25th September (2014). Thursday morning at 6.30 am. A member of the Australian Defence Force (ADF) was attacked. The 41-year-old Navy man told police he was threatened and assaulted by two men of Middle Eastern appearance while wearing his full uniform at Bella Vista, Sydney. They threatened to cut his throat (Channel Nine News). Suffering “minor bruising”, he reported the matter to police and then attended Kings Cross police station in person.
ADF personnel are warned to be careful when wearing their uniform in public following the Bella Vista incident. The fight is now on Australian shores. The media did their usual blitz. The Australian, SBS, SMH, The Guardian, Business Insider etc.
Later than night…
Terror laws clear Senate, enabling entire Australian web to be monitored, and for whistleblowers, journalists, and bloggers to be jailed for 10 years if they disclose information about a special intelligence operation.
26th September. On Friday morning, the officer/sailor withdraws the assault claim.
I have reported this incident on several occasions and called the media unit in New South Wales on Friday. A very pleasant officer confirmed (via phone) that, “We don’t believe it happened”.
It was also reported that the Navy man had been off work (sick), and had not received the email advising personnel not to wear uniform in public. There is the possibility that this Navy man was making up an excuse (for something) – and thought this would be more convincing that a flat tyre – making this an extraordinary coincidence.
Is there a possibility that this event was orchestrated to put the screws on Canberra – to make sure The National Security Legislation Amendment Bill (No. 1) 2014 passed? You decide.
But let us backtrack to a few days (and months).
“…law enforcement authorities became aware of information in May of this year (2014) that a group of people in Sydney were at least talking about plans to carry out random attacks on individuals in Australia and they were kept under surveillance,” Federal Attorney-General George Brandis told Macquarie Radio.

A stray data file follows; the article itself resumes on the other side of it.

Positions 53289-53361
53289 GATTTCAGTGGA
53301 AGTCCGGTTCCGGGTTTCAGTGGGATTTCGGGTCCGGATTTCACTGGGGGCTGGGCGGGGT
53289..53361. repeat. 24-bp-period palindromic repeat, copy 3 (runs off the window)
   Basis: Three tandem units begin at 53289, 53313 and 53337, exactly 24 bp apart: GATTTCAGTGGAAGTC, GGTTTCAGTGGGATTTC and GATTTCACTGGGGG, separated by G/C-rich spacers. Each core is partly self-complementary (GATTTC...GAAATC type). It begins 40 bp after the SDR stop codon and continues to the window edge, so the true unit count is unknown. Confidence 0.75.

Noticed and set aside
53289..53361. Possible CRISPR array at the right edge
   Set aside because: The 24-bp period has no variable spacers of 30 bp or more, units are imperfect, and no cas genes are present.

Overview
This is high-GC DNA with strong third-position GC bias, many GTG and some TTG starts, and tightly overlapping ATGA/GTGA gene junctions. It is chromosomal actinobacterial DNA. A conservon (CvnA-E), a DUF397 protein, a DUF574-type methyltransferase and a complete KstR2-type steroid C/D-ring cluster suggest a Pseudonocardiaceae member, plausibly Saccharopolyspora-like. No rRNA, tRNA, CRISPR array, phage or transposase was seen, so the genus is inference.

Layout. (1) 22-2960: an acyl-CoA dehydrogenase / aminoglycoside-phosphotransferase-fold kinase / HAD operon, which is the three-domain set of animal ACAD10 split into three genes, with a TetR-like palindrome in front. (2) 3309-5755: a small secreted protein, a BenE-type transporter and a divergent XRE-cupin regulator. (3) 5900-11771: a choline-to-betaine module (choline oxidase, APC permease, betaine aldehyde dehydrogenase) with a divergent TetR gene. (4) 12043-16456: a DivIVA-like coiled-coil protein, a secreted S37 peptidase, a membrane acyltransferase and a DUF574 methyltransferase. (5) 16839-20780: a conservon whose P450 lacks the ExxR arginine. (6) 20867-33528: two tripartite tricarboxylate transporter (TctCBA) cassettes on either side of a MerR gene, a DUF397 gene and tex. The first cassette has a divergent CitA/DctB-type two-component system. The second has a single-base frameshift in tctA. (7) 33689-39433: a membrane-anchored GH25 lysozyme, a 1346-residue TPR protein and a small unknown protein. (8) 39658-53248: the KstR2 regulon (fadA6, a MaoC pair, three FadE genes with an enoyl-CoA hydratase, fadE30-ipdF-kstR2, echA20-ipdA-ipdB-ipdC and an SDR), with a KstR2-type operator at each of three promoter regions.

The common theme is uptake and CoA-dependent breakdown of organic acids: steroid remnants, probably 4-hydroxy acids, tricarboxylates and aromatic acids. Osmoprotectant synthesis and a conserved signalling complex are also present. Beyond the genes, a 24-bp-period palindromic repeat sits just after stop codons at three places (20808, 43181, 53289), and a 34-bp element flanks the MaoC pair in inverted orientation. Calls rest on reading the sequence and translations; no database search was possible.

18 September: The raid. 800 police launched synchronised raids on houses and vehicles across Sydney’s west and north-west, and Brisbane’s south. “Authorities thwart ‘beheading’ plot in Australia’s biggest ever counter-terrorism raids” (ABC headline). After a few arrests, there is a protest in Lakemba. Mad Man Haron “Meta-data” Monis – who was later to hold up the Lindt Cafe and die at Martin Place – makes a show.
The new anti-terror laws are pending in Canberra.
On the 23rd of September Fergal Davis writes in The Drum, entitled: “Tell us why we need these new anti-terror laws“. “It’s not enough for our elected leaders to say that anti-terrorism legislation is “above politics” – we must insist on there being proper scrutiny of any new laws…”
23rd September – 18-year-old Numan Haider, a terrorism suspect, is shot dead by a Victoria Police officer outside Endeavour Hills police station after stabbing the officers.
24th September – Greens Senator Scott Ludlam is reported as saying on Wednesday evening, before debate was due to commence “I think this Parliament is being bullied to pass something in the heat of a national security crisis that we will later regret, as we regretted an earlier tranche of legislation that we passed in 2005.” The legislation was labelled as “urgent” by Attorney-General George Brandis. Australian Lawyers Association president Greg Barns said the new laws would allow ASIO to conduct surveillance on “anyone, any time, anywhere”, and “There are few, if any, limits now.”
The laws that passed parliament on September 25, 2014, were Stage 1 of the (anti-terror) The National Security Legislation Amendment Bill (No. 1) 2014. Details explained here.
The Belle Vista event revealed a threat to the forces that protect Australia. This highly emotive incident proved to the politicians in Canberra that we are vulnerable in Australia – and that more laws were required.
But is was a non-event. It never happened.